Martha Stewart's Dark Twist On Caramel Apples Is Perfect For Halloween

There's a lot to love about fall: Gorgeous leaves, crisp weather, pumpkin spice lattes and, of course, Halloween. While dressing up for trick-or-treating, costume contests, and office parties is one of the highlights of the holiday, the spooky season is also famous for its food. More specifically, for its sweet treats. The most obvious is the buckets (literally) of candy available at every doorstep, grocery store, and local Target — from Reese's to Kit Kats to Snickers. Then there's the candy corn, the monster-themed cereals (Boo Berry, anyone?!), and the Halloween Oreos

While there are plenty of spooky goodies to buy at the store, there are also many you can make at home. One of the most traditional (and most popular) is the traditional candy apple, also known as caramel apples. There's just something about the gooey sweet caramel giving way to a crunchy, juicy apple that makes for the perfect treat this time of year. If you're planning on making a few caramel apples, consider trying out this extra-creepy hack from Martha Stewart herself.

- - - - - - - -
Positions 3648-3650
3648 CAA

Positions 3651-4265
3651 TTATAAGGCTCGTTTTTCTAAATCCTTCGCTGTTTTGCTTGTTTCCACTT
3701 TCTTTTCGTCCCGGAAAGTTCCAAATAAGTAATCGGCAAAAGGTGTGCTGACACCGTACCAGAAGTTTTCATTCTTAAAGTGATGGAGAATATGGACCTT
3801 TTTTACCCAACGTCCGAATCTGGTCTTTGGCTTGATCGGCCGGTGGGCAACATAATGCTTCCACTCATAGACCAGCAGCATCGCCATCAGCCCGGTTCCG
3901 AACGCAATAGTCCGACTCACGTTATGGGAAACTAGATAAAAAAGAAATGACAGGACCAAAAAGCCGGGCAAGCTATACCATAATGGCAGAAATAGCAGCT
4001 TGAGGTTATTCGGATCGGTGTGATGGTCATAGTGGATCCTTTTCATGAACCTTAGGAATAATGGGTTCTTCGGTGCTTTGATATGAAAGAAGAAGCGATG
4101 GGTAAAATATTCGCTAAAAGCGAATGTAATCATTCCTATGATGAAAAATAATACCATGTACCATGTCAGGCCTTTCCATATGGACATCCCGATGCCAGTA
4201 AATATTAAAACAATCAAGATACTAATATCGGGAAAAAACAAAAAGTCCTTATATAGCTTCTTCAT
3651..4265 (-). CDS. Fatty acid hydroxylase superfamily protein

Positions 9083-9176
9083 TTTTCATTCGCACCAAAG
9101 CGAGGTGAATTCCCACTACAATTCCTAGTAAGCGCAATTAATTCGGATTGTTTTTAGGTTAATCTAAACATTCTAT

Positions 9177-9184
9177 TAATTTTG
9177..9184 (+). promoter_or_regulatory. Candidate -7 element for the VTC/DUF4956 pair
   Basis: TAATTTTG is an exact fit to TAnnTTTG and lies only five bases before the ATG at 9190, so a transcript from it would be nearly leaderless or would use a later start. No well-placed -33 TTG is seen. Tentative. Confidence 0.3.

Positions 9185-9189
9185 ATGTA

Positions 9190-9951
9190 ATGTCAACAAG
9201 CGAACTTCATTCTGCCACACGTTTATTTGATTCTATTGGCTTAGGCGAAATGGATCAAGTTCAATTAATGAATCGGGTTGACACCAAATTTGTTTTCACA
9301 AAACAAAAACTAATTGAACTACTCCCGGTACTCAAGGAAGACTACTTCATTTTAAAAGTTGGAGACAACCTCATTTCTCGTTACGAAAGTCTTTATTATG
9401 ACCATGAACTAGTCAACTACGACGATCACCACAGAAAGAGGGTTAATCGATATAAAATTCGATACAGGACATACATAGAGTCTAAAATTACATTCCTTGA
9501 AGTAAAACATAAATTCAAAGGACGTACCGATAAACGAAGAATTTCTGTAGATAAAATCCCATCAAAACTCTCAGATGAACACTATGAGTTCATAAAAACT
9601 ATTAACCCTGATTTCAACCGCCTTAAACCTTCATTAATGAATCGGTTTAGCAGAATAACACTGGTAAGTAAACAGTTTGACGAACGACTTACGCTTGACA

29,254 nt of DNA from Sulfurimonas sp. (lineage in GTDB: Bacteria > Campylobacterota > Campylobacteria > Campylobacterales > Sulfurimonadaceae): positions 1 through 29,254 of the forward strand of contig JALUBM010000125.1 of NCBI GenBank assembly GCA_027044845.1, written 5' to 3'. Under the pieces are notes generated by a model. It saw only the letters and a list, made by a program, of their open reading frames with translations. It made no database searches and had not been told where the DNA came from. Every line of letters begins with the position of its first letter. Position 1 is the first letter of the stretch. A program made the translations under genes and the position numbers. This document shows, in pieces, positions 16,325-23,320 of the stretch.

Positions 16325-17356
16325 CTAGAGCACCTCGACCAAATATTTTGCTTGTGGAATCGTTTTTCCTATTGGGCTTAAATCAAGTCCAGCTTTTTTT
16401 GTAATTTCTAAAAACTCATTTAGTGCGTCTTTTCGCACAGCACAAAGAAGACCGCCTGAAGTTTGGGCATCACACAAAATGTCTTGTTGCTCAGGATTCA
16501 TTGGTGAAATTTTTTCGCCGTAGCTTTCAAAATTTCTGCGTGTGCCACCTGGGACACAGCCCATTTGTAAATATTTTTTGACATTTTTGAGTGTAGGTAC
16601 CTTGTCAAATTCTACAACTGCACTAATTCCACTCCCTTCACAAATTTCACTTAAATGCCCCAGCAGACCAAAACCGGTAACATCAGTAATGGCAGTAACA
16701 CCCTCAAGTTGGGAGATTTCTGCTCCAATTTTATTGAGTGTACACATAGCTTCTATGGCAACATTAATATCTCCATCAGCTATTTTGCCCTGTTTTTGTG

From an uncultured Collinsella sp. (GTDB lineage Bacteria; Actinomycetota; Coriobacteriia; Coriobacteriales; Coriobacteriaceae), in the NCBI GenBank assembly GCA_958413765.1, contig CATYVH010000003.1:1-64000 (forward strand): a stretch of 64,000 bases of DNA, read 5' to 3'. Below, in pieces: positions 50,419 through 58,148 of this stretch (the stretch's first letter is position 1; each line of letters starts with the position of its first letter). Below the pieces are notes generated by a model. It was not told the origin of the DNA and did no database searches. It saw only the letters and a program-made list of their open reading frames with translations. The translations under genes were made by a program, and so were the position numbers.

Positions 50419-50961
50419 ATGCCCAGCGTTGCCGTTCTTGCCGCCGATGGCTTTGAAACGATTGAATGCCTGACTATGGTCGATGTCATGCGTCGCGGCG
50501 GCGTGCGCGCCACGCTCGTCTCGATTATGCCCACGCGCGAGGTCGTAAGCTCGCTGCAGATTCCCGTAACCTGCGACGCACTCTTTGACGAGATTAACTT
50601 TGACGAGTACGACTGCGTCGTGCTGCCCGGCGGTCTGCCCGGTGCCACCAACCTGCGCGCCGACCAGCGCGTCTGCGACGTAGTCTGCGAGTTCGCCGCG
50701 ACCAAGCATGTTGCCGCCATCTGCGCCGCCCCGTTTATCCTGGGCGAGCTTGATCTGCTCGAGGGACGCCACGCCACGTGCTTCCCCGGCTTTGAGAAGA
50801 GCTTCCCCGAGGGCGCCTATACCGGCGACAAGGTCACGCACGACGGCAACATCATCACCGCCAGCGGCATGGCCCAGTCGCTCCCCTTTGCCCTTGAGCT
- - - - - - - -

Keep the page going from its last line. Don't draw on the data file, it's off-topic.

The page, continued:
The trick for this treat is dark food coloring for the caramel

Sure, you could make regular caramel apples, but Martha Stewart took it one step further with a variant that basically screams Halloween. In a recent Instagram post, she shared a step-by-step tutorial of how to make her haunted version of the treat, which features a spooky black glaze rather than the typical light brown caramel sauce. How does she do it? "A teaspoon of black food coloring added to homemade caramel sauce gives these carnival sweets a dark twist for Halloween," she explains in the caption. 

The best part is that, for as ghoulishly gourmet as these look, they're scarily easy. Martha says they take less than 10 minutes to whip up. You can find the full recipe on her website — all you need is red apples, light corn syrup, unsalted butter, sugar, black food coloring, and water. Note that if you don't have food coloring, one Instagram user commented that they've recreated the same recipe using edible charcoal instead.